Swimming is a lot like golf (stay with me…).
Just about anyone can give it a shot. Chances are, the first time you try it – you’re not going to be very good, but with a little practice, your technique can be serviceable.
You can play a round with your buddies, do a few laps without sucking down chlorine, etc.
But if you want to be good, and I mean really good, the little things start to matter.
There are countless (seriously) techniques, drills & bio-mechanical movement patterns that separate the mere mortals from the likes of Michael Phelps and Tiger Woods – but there are 4 things you can incorporate into your Ironman swim training right now, that’ll immediately improve the quality of your training.
With that, let’s get into the list :
1.) Practice pulling
Get yourself a pool buoy. They’re essentially little floaties that go between your legs to keep your lower half floating above the water.
What on earth would you want that for?
Well, simple: isolating the arms.
By using a pool buoy, you can add ‘pull’ sets to your swim. This would be something like 50m or 100m repeats, using just your arms to make your way through the water.
It’s a great way to practice an effective catch, long reach, and focus on your breathing. 3 things that can become pretty complicated when the legs get involved (especially if you’re still learning).
The other main benefit here is the ability to build arm strength and endurance. Yes – swimming is a full body activity, but what better way to strategically improve upper body strength than to isolate that very part of your body.
2.) Kick, kick, kick
It’s equally as important to isolate the legs as it is the arms and a pool buoy is to arms as a kick board is to the legs.
In a matter of seconds you’ll realize just how much more work your arms do than your legs (in terms of forward propulsion). You’ll realize this because you might actually swim faster with a pull buoy, but take your arms out of the equation and you’ll feel like you’re reduced to a snails pace.
(PS: I’ve never seen a snail swim.. but they’re probably not good at it…)
Kicking, while hard, and while it elicits some 4-letter words, is a great way to build leg strength and endurance.
Typically done with smaller intervals (25m or 50m repeats), kicking alone can be a great way to build hip & glute strength while learning to kick from your butt, and not your feet.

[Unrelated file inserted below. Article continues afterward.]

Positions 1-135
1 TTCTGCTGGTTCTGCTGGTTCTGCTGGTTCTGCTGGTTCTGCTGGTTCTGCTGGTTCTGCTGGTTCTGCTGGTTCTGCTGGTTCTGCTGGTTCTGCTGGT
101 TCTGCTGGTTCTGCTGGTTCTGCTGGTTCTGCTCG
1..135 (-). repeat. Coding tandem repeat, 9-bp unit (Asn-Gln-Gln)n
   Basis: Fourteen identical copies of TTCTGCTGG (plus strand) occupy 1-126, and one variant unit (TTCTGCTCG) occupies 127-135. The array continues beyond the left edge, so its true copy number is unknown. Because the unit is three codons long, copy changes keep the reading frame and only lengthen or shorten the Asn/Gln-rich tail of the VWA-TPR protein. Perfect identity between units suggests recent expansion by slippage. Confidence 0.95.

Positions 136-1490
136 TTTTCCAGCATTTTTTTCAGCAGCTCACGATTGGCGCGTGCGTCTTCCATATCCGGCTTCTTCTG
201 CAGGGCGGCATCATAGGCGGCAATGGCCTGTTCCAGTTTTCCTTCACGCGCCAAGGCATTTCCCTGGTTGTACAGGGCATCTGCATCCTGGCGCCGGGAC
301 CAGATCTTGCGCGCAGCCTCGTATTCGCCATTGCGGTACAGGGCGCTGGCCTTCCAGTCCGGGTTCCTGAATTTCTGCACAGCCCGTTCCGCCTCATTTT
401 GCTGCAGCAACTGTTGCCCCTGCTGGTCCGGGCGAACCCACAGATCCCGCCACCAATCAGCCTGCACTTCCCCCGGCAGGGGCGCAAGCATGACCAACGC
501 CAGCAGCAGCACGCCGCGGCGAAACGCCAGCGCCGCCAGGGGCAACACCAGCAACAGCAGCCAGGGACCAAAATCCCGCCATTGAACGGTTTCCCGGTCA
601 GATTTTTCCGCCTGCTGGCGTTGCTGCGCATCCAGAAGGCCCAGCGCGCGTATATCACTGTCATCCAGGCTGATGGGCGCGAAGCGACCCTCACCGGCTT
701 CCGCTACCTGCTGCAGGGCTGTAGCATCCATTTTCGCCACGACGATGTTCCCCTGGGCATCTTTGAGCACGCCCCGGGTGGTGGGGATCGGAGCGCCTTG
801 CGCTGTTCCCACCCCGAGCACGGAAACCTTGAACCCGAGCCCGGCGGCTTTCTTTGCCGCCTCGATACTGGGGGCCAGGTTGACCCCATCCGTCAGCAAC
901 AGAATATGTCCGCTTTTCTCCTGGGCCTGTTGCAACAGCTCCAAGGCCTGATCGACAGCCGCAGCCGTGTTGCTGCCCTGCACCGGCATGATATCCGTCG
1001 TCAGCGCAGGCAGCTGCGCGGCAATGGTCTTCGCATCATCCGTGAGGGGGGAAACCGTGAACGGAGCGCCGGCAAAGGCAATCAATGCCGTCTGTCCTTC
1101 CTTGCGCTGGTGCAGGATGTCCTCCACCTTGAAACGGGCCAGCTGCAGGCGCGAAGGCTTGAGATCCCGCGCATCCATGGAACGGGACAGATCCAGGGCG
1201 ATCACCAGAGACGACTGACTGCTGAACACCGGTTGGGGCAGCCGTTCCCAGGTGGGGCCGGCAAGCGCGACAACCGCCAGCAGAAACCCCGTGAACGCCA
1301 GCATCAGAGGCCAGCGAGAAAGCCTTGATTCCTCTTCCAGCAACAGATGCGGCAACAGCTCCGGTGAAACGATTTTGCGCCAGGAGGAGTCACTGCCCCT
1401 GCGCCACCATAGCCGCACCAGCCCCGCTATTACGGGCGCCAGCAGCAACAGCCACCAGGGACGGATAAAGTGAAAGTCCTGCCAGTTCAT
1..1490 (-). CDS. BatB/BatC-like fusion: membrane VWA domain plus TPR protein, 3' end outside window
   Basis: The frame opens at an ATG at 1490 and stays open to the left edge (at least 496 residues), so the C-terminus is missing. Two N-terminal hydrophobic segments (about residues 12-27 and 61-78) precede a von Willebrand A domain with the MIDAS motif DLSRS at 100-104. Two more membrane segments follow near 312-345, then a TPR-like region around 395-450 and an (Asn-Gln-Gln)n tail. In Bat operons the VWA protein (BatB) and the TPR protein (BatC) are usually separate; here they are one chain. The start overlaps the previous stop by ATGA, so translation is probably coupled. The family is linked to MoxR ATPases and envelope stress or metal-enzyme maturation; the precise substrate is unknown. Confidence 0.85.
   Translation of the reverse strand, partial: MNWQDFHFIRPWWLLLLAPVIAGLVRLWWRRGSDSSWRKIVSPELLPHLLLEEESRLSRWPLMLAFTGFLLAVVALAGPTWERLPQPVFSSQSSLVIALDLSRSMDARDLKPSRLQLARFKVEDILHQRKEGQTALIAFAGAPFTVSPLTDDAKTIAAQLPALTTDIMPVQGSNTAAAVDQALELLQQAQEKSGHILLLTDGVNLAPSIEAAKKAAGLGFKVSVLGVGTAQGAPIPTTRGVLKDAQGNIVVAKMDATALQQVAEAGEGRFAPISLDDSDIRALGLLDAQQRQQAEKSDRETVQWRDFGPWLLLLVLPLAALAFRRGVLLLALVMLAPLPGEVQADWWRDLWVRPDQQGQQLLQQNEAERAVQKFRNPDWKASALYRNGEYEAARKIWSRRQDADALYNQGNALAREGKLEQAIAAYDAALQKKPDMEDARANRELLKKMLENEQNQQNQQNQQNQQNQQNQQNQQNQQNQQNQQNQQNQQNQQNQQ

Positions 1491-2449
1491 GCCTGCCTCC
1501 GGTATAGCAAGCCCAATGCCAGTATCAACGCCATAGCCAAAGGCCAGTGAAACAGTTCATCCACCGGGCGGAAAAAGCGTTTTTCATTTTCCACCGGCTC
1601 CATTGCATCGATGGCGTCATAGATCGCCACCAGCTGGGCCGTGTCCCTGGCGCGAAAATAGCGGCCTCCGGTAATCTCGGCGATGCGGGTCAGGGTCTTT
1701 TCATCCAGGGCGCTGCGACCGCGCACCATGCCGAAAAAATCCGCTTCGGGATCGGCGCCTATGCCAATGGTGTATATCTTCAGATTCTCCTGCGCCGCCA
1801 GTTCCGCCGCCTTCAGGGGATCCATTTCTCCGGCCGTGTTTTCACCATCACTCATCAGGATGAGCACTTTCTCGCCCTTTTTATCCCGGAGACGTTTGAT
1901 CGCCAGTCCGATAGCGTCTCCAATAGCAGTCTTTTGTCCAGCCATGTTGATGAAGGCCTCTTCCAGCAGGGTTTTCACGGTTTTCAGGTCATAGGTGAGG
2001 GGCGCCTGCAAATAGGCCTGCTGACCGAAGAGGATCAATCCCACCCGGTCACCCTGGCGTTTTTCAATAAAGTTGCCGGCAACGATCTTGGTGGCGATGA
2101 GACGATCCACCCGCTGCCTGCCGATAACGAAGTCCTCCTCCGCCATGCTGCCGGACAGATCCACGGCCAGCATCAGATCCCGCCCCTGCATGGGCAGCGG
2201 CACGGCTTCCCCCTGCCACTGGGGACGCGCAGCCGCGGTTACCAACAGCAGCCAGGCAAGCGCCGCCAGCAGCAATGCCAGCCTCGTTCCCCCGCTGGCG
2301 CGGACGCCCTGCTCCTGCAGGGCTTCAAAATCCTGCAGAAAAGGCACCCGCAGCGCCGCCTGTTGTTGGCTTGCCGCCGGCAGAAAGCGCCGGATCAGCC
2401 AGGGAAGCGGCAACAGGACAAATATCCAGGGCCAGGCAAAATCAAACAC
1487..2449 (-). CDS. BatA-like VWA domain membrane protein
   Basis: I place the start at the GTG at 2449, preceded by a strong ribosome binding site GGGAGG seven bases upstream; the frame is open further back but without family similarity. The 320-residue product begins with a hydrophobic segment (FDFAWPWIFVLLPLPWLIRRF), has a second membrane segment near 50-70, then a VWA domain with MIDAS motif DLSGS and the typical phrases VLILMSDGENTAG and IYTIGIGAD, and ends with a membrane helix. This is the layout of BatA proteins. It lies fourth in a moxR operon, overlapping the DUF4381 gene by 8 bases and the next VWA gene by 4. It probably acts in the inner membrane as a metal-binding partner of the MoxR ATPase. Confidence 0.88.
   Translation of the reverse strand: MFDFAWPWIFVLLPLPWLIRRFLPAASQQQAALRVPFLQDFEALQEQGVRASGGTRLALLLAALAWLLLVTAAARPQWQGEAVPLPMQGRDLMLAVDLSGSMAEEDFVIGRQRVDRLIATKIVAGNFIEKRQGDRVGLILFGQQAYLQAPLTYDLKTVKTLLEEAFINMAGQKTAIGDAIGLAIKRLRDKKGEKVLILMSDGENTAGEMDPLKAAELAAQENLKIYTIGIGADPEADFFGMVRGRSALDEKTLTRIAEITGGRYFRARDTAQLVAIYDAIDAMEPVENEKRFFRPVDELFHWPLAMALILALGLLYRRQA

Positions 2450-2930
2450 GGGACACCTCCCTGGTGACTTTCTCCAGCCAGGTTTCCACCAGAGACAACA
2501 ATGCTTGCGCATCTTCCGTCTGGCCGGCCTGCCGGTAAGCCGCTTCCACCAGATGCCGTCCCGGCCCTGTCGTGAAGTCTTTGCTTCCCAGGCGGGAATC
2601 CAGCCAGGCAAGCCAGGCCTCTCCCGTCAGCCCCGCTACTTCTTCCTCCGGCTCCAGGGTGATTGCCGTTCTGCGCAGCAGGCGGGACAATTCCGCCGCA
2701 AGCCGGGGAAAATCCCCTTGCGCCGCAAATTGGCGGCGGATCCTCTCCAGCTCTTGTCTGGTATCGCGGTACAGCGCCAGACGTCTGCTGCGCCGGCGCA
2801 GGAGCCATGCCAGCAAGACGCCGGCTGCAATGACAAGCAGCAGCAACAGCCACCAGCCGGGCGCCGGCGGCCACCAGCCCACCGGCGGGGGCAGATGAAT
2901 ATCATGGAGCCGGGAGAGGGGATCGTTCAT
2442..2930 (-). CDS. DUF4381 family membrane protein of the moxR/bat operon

After you do some pull isolation and kick isolation – take the kickboard and buoy away and do some regular swim laps. You’ll be amazed how much faster you feel.
3.) Swim on intervals
When I very first started Ironman training, swimming 2.4 miles (3,862m) was absolutely terrifying.
Considering the first time I got in a pool to train I spent my first 4 laps sucking water down – I immediately became terrified about having to swim for 90 minutes.
That’s until I learned about interval training (at least how it pertains to swimming). Working with a coach, I learned that during training I’d almost never swim further than 500m at a time, and even that would be rare.
I’d be doing dozens upon dozens of 50m, 100m, and 200m repeats with varying focus. Some would be pull laps, some would be kick, some would be freestyle, and others stroke.
All of them, though, fell on an interval.
For example, freestyle, where I averaged about 1:45-1:50/100m, I often swam on a 1:55-2:00 interval. That means, the faster I swam, the more rest I got, but even if I swam an average speed, I would get 5-15 seconds of rest before my next repeat.
This kept me A.) moving, and B.) from over-resting.
All of that combined to the ability to swim much further in total set meters than I was capable of swimming at one time – and that, led to more practice reps, and more comfort in the water come race day.
4.) Vary your strokes
The most common stroke you’ll see/do is ‘freestyle’ or ‘crawl’ stroke. This is the stroke you normally associate with Ironman swimming – mainly because it’s the stroke shown in all the pictures/videos of the pros.
While most of your Ironman swim will also be done in ‘freestyle’ fashion – it’s important to work in other strokes as well. Mainly backstroke and breast stroke.
Why would you do that if you’re not going to use them (or barely going to use them) during the race?
- Avoid overuse injuries
- Vary muscle engagement
When you constantly perform one stroke for hours in the pool at a time, there’s an increased risk of injury. Varying your stroke can not only help to reduce that, but it can also help to build other supplemental muscles that’ll enable you to freestyle even faster.
Using breast and back stroke still get you accustom to being in the water, but also help engage your arms and legs in different patterns. These different patterns help strengthen stabilizing muscles that will not only allow you to swim faster, but also add to your endurance.
You may even find some of these other strokes become solid back-up plans. I, for instance, swam breast stroke around every turn buoy because I could keep my head above water and see where I was going.
There you have it
4 simple ways to improve the effectiveness of your training – without training more often.
So grab a buoy and a board, and add these tactics to your next swim session and watch those seconds fall off your target times.